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Hydraulic Fracturing: A Controversy and A Case for Evolved Negotiations, Part Three: Resolving Intractable Conflict by Evolving It

By Lisa Bracken

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When Words Fail

As reflected in Part Two of this series, the failures in operational practices and resultant contamination which had prompted a moratorium to be imposed upon a portion of West Divide Creek (also known as the “Mamm Creek Field”) in our south-eastern corner of Garfield County, Colorado were about to be tested.

Then, as well as in retrospect, I was convinced that those cementing and hydraulic fracturing failures, outlined in a 2004 hearing and Order (1V-276) by the COGCC in August 2004, were determined and defined by both the COGCC and industry operator within an overwhelming absence of investigative evidence.

None of our neighbors knew how severely the West Divide Aquifer might have been damaged, and inquiries to those in a position to determine such matters were consistently redirected or quelled with verbal assurances that no such evidence existed. It became apparent that the COGCC’s method of determining and defining impacts such as invasion of natural gas into water wells was carefully contained to a case-by-case approach, ignoring the larger and interrelated condition of the aquifer itself.

Like many similar situations to follow across the country, citizens were without resources to pursue the volume and level of science necessary to first determine cause and effect, and second, argue sufficiently against the industry’s predictably advanced position of denial.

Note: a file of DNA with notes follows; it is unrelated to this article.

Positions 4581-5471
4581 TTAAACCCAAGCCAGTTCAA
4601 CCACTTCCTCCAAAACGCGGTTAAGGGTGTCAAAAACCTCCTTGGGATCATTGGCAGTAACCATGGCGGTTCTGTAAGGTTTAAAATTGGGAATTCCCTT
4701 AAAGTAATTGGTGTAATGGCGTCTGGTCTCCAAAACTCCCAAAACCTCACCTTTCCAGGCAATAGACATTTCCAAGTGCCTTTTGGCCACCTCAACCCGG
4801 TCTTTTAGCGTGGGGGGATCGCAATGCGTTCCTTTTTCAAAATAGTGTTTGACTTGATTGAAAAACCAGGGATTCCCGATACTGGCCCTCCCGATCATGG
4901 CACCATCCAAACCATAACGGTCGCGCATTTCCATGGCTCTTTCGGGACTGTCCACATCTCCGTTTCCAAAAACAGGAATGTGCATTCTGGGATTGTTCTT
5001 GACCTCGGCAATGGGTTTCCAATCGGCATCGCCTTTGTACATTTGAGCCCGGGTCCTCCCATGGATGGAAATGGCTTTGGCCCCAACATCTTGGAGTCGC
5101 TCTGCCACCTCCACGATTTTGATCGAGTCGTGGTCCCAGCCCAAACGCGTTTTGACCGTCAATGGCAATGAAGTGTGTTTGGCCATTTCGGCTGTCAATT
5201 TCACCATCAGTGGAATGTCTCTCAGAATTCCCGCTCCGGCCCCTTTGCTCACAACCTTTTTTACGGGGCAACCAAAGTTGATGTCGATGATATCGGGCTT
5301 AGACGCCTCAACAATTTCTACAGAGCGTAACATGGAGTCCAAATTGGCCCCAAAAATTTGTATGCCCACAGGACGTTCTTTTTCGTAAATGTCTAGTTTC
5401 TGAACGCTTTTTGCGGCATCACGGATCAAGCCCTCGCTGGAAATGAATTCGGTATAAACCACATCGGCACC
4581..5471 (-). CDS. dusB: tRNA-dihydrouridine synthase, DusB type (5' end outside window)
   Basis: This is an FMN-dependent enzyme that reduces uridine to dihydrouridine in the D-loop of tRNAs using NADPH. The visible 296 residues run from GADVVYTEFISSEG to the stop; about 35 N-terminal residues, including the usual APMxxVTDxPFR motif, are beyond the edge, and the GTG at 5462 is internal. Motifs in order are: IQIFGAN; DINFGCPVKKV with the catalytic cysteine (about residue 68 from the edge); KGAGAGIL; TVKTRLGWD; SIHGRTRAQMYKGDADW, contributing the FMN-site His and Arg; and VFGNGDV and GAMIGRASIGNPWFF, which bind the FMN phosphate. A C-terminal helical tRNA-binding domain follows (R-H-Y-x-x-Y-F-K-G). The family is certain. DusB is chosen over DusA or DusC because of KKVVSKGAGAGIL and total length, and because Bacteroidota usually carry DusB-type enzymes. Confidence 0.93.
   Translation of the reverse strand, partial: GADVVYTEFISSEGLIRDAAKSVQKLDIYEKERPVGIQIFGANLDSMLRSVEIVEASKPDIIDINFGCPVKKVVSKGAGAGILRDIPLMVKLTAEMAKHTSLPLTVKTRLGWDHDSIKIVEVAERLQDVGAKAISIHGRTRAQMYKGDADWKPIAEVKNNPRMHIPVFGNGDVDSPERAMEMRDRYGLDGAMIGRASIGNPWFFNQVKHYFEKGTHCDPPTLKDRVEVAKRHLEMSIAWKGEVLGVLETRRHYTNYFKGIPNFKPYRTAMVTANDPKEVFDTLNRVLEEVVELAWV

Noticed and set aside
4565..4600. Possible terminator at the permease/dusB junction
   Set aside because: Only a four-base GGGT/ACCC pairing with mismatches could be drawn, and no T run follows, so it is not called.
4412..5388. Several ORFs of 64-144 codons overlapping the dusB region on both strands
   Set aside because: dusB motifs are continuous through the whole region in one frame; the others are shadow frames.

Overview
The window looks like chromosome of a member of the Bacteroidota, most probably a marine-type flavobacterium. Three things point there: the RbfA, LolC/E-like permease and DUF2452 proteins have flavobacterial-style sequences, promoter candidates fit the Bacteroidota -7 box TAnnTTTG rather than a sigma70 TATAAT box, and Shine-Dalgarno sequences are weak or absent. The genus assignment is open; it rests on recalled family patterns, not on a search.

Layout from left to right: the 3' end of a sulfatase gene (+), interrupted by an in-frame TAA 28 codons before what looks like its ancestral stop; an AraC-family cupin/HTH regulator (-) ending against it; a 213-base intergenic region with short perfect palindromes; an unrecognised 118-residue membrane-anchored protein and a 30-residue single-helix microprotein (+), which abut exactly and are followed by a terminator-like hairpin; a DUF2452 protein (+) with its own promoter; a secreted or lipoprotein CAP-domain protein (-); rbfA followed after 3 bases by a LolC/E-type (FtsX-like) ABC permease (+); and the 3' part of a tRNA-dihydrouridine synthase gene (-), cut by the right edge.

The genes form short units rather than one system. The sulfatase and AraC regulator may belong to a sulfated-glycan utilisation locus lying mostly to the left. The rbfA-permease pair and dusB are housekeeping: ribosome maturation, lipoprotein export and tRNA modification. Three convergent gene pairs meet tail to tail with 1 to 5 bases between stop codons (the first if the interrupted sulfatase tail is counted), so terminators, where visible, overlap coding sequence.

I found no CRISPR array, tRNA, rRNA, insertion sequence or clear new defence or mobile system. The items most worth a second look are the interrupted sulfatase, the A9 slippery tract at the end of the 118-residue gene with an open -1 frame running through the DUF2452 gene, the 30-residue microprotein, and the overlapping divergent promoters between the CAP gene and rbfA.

I felt that political pressures contained and shaped findings, and a relatively obvious, but nonetheless effective public relations campaign to advance the appearance of minimized damage led the way toward justice.

In the early years, within their severely limited scope of awareness, settlements for damages (among those who brought them) were based primarily on 1) a limited understanding of impacts, 2) legal standing to bring suit and/or 3) the public assurance that such an event would not occur again.

Neighbors, now bitterly divided over losses as well as the way they had been portrayed and treated by both the State of Colorado and the industry operator itself pursued quick and quiet restitution amid rumor and withdrawn community interaction. As has long been a legal practice in settlement situations, agreements are often cloaked in non-disclosure.

Hydraulic Fracturing: A Controversy and A Case for Evolved Negotiations,Part Three: Resolving Intractable Conflict by Evolving It by Lisa Bracken


Copyright © 2012 Lisa Bracken
Copyright ©   2012  The Negotiator Magazine
The Negotiator Magazine  (August, 2012)